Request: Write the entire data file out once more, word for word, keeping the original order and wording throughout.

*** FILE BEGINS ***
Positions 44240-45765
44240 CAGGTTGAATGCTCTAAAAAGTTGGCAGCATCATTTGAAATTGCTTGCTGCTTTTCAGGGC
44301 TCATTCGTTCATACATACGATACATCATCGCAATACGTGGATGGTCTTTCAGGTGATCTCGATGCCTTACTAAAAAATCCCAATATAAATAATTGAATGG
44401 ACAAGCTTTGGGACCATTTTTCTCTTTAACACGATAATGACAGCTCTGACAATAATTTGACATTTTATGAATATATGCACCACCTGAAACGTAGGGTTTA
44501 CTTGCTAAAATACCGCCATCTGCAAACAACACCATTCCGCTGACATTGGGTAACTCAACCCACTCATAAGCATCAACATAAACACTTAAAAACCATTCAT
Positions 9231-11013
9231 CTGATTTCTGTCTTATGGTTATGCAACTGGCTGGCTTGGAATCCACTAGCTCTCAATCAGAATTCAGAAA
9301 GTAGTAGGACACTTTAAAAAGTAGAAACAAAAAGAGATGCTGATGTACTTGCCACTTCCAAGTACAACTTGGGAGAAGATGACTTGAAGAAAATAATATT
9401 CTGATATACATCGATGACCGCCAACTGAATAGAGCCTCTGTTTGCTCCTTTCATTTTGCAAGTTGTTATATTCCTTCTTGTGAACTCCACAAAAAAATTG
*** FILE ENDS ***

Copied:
Positions 44240-45765
44240 CAGGTTGAATGCTCTAAAAAGTTGGCAGCATCATTTGAAATTGCTTGCTGCTTTTCAGGGC
44301 TCATTCGTTCATACATACGATACATCATCGCAATACGTGGATGGTCTTTCAGGTGATCTCGATGCCTTACTAAAAAATCCCAATATAAATAATTGAATGG
44401 ACAAGCTTTGGGACCATTTTTCTCTTTAACACGATAATGACAGCTCTGACAATAATTTGACATTTTATGAATATATGCACCACCTGAAACGTAGGGTTTA
44501 CTTGCTAAAATACCGCCATCTGCAAACAACACCATTCCGCTGACATTGGGTAACTCAACCCACTCATAAGCATCAACATAAACACTTAAAAACCATTCAT
Positions 9231-11013
9231 CTGATTTCTGTCTTATGGTTATGCAACTGGCTGGCTTGGAATCCACTAGCTCTCAATCAGAATTCAGAAA
9301 GTAGTAGGACACTTTAAAAAGTAGAAACAAAAAGAGATGCTGATGTACTTGCCACTTCCAAGTACAACTTGGGAGAAGATGACTTGAAGAAAATAATATT
9401 CTGATATACATCGATGACCGCCAACTGAATAGAGCCTCTGTTTGCTCCTTTCATTTTGCAAGTTGTTATATTCCTTCTTGTGAACTCCACAAAAAAATTG